Brad Garberich, the CEO of Santa Fe Springs, CA-based APX Logistics, blamed the company’s fast expansion and “poor financial performance” for the parcel consolidator’s collapse on March 16 (to read that article, visit MULTICHANNEL MERCHANT.), according to a memo obtained by MULTICHANNEL MERCHANT.
In the memo, Garberich also said that the company will all but discontinue all operations and liquidate. Its lightweight express offering will continue but on a limited basis.
“Although APX Logistics created an aggressive business plan in 2005, expanded its business operations into the Southeast, and implemented significant cost-cutting measures, the continued increase in operating costs coupled with a more price-competitive marketplace has driven the decision,” Garberich said in the memo. “However, due to the poor financial performance, we were unsuccessful at raising the necessary working capital to keep APX Logistics operations running through the soft months of the early part of the year.”
APX Logistics intends to complete the deliveries of all the existing packages in its network over the next week. APX Logistics is committed to making this transition as seamless as possible for customers.
On its Website, APX Logistics claimed to be the USPS’s leading package partner and its largest Parcel Select mailer, processing more than 250 million packages and managings more than 200,000 truckloads a year. The company employed more than 1,850 workers and had 47 facilities nationwide.
Unlike parcel carriers such as FedEx and United Parcel Service, APX Logistics didn’t offer an end-to-end ground service but instead provided zone-skipping services to merchants, delivering parcels to post offices; from there the Postal Service delivered the packages to residences.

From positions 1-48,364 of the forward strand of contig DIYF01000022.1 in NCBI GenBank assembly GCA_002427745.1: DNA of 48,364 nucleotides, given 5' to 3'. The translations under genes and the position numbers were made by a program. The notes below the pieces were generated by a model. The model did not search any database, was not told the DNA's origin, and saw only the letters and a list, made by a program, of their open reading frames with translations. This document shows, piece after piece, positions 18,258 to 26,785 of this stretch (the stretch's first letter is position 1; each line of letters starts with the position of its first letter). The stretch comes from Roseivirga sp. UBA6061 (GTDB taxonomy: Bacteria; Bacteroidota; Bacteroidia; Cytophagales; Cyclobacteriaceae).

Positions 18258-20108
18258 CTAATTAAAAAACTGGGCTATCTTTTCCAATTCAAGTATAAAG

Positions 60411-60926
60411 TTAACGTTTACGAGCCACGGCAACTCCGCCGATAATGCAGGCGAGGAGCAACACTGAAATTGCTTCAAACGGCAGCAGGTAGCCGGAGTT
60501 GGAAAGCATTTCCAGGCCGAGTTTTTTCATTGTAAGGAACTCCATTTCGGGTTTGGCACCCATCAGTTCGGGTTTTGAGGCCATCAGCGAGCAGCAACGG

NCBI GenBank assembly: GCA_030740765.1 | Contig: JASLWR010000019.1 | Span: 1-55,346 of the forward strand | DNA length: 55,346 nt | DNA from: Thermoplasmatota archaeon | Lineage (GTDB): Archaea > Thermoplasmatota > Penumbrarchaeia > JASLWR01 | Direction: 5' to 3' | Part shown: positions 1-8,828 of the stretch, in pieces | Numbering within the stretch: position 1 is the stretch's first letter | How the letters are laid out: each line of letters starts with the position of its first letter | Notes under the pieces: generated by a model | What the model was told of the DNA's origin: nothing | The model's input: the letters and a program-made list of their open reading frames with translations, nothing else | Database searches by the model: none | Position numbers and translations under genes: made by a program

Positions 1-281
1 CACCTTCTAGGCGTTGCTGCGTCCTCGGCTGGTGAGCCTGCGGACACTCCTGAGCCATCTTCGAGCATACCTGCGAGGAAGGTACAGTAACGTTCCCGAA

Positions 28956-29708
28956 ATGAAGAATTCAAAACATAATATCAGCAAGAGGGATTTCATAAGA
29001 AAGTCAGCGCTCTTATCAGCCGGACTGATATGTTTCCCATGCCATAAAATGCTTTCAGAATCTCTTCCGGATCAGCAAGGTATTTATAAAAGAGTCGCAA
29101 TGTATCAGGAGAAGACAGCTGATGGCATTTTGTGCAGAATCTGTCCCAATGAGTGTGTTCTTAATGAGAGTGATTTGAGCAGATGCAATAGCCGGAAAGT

According to its bankruptcy filing, APX has 5,001-10,000 creditors; its estimated assets exceed $100 million, and its estimated debts exceed $100 million Among the largest creditors listed in the court documents are Werner Enterprises, Omaha, NE, $3,527,182.63; NYK/GST Corp., Memphis, TN, $1,381,585.05; DHL Express (USA) Inc./DHL@Home, Houston, $1,289,922.74; and Smith Transport, Chicago, $1,150,685.42.
Several calls to APX and its attorney were not returned.
Some related articles:
With the APX calamity, we thought we’d rerun an article on Multicarrier Shipping Solutions which originally ran Feb. 8. To read that article, click here.
Caught Short by the Bankruptcy? Click on these links:
Tools for Serious Shippers To read that article, visit MULTICHANNEL MERCHANT.
Four Key Logistics Goals To read that article, visit MULTICHANNEL MERCHANT..
Reducing Shipping Costs To read that article, visit MULTICHANNEL MERCHANT..